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L’utilité de ce genre d’institutions est incontestable. Car le monde moderne est sans cesse confronté à des innovations, médicales ou autres, qui s’appliquent à l’homme ou à son environnement proche. Ce lieu est donc nécessaire pour préparer la matière intellectuelle qui sera ensuite transférée aux citoyens afin que ceux- ci puissent se prononcer quant à la légitimité de ces innovations.

 

Professeur Axel Kahn, le célèbre généticien français, lors de l’inauguration de la Fondation Brocher

 

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Le Forum Brocher organise de nombreuses conférences au cours de l'année. La plupart des conférences sont disponibles en podcast

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John Noel Viaña John Noel Viaña

PhD student in Society and Culture (Neuroethics) - University of Tasmania
Australia

Bioéthique, éthique, Biologie, Médecine

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John Noel M. Viaña, M.Sc., is currently finishing his PhD in Neuroethics (Society and Culture) at the University of Tasmania in Hobart, Australia. He holds an Erasmus Mundus Master's in Neuroscience degree where he did his first year Research Master's in Neurosciences at the VU University Amsterdam and  his second year Master's in Biology, specialty in Neurosciences and Neuropsychopharmacology, at the University of Bordeaux. He also has a bachelor's degree in Molecular Biology and Biotechnology from the University of the Philippines Diliman. He was a  short-term visiting student at the Neurophilosophy, Medical Ethics, and Neuroethics group at the Charité – Universitätsmedizin Berlin; the Department of Philosophy and Center for Sensorimotor Neural Engineering at the University of Washington; Neuroethics Canada at the University of British Columbia; and at the Brain and Mental Health Laboratory at Monash University. He has completed the Sherwin B. Nuland Summer Institute in Bioethics at Yale University in 2017.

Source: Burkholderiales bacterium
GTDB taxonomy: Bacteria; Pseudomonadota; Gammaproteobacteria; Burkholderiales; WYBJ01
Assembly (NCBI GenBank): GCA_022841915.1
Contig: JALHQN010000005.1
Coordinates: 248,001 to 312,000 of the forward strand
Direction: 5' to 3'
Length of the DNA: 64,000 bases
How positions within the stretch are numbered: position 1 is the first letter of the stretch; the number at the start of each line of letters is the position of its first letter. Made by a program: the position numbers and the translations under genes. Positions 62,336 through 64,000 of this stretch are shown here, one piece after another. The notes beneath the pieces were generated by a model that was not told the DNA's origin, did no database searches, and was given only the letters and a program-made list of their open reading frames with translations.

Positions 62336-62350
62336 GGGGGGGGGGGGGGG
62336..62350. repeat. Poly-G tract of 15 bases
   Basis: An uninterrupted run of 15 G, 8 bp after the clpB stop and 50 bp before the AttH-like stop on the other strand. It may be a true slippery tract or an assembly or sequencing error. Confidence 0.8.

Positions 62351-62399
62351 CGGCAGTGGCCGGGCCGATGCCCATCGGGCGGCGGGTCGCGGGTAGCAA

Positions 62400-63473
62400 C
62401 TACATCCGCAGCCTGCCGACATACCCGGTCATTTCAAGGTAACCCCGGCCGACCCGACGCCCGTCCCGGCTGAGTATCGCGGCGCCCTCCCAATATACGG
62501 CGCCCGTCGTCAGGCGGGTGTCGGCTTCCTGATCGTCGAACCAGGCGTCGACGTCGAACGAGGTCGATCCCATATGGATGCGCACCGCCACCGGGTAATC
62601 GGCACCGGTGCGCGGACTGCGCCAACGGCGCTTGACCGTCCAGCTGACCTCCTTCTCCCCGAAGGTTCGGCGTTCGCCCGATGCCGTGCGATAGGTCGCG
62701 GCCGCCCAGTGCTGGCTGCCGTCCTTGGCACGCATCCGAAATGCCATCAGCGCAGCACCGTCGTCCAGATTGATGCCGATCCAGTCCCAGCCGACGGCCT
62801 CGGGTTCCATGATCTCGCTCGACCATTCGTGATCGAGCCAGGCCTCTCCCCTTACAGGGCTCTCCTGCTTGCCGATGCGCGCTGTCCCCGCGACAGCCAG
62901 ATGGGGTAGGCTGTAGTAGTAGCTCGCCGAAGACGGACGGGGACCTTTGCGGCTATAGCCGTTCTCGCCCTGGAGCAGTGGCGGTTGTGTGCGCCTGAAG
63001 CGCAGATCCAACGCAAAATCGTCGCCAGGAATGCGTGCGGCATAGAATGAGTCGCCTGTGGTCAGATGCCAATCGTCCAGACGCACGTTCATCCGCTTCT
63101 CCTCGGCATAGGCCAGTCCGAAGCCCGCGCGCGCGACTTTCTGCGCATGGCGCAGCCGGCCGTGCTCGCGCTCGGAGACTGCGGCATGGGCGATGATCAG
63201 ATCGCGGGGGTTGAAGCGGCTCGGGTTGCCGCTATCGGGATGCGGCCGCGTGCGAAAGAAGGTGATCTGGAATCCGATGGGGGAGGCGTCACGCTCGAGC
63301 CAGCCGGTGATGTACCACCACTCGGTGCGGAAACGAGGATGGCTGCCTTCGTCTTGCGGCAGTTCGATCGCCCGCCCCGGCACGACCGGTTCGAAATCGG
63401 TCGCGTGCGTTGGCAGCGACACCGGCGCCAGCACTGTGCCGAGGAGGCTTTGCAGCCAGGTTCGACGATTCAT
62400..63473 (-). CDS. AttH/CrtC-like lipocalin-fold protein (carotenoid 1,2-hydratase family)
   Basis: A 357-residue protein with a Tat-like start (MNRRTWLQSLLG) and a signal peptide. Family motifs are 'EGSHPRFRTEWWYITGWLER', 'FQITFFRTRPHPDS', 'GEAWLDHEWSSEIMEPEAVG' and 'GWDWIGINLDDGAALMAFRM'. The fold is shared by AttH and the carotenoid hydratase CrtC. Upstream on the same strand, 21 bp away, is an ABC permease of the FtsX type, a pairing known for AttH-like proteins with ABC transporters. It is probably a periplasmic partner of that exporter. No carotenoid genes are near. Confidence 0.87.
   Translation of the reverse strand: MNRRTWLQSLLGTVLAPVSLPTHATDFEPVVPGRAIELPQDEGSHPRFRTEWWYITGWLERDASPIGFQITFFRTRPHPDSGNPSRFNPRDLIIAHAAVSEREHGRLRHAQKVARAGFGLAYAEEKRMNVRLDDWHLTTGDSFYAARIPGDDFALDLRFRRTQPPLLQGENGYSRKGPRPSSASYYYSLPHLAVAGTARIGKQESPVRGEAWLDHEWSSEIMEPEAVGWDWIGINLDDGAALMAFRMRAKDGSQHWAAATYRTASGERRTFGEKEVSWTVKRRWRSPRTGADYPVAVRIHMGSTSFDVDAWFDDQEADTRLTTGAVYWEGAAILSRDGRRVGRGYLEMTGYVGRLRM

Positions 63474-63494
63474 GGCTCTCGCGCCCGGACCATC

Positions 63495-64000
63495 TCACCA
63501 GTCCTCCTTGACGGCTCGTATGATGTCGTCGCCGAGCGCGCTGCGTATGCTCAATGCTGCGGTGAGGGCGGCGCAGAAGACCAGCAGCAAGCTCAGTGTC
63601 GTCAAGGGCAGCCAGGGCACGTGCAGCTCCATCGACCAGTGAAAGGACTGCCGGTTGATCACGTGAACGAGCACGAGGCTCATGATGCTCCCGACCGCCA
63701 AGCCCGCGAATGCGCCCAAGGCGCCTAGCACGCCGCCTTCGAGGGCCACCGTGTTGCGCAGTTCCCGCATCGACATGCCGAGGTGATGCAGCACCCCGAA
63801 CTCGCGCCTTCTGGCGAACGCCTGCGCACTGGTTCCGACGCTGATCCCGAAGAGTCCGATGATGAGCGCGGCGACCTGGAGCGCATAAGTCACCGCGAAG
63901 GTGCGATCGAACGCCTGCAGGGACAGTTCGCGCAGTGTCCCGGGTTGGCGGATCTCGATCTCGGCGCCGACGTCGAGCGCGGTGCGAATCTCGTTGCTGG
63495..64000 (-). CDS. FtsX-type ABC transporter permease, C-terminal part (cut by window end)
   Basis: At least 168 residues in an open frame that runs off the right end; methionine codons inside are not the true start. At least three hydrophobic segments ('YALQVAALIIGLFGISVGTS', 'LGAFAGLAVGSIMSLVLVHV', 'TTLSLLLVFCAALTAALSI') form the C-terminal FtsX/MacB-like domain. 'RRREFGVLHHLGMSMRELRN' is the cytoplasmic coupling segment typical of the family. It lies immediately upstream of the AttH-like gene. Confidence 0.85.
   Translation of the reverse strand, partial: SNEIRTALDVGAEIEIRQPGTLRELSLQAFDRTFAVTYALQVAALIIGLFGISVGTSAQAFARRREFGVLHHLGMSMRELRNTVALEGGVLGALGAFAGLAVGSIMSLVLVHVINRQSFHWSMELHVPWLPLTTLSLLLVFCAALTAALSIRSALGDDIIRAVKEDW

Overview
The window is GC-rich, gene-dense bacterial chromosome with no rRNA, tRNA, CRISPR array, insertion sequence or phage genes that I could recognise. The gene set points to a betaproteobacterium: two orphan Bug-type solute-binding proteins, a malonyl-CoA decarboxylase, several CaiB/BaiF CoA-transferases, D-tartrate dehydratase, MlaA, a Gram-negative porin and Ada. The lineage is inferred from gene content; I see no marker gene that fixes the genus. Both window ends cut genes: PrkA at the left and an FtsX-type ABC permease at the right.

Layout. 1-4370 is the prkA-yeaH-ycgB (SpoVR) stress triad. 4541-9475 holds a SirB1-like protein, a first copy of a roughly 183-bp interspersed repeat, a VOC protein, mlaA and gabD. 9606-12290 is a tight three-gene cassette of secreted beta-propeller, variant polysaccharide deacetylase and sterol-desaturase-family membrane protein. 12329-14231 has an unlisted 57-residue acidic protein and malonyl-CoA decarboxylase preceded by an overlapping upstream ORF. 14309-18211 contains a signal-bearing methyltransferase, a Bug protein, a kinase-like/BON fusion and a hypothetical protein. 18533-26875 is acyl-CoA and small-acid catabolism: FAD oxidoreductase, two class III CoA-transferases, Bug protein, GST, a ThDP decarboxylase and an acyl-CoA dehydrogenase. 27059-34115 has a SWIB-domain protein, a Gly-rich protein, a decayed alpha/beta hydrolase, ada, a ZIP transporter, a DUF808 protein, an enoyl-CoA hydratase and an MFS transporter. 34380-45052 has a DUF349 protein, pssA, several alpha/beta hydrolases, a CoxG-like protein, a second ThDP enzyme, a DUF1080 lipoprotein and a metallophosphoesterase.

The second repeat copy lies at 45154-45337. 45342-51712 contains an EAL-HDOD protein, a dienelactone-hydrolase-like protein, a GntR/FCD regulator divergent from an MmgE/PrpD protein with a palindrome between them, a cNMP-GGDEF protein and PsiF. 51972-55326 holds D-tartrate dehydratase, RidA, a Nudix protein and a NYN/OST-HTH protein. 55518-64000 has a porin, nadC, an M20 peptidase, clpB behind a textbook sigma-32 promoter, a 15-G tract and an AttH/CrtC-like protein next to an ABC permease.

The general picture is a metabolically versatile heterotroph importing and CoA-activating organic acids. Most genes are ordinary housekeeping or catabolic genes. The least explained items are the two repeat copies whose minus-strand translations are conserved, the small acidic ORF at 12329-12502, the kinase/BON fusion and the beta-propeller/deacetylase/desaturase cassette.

Mr. Viaña's PhD research is on the ethical, legal, and social implications of novel neurosurgical interventions for Alzheimer's disease. Aside from performing ethics research on neurosurgery for AD, he has also conducted work and published on media portrayals of 3D bioprinting and brain-computer interfaces, communication of the Human Brain Project, ethical issues in psychiatric applications of decoded neurofeedback, phenomenological effects of deep brain stimulation, and the implications of psychiatric genomics.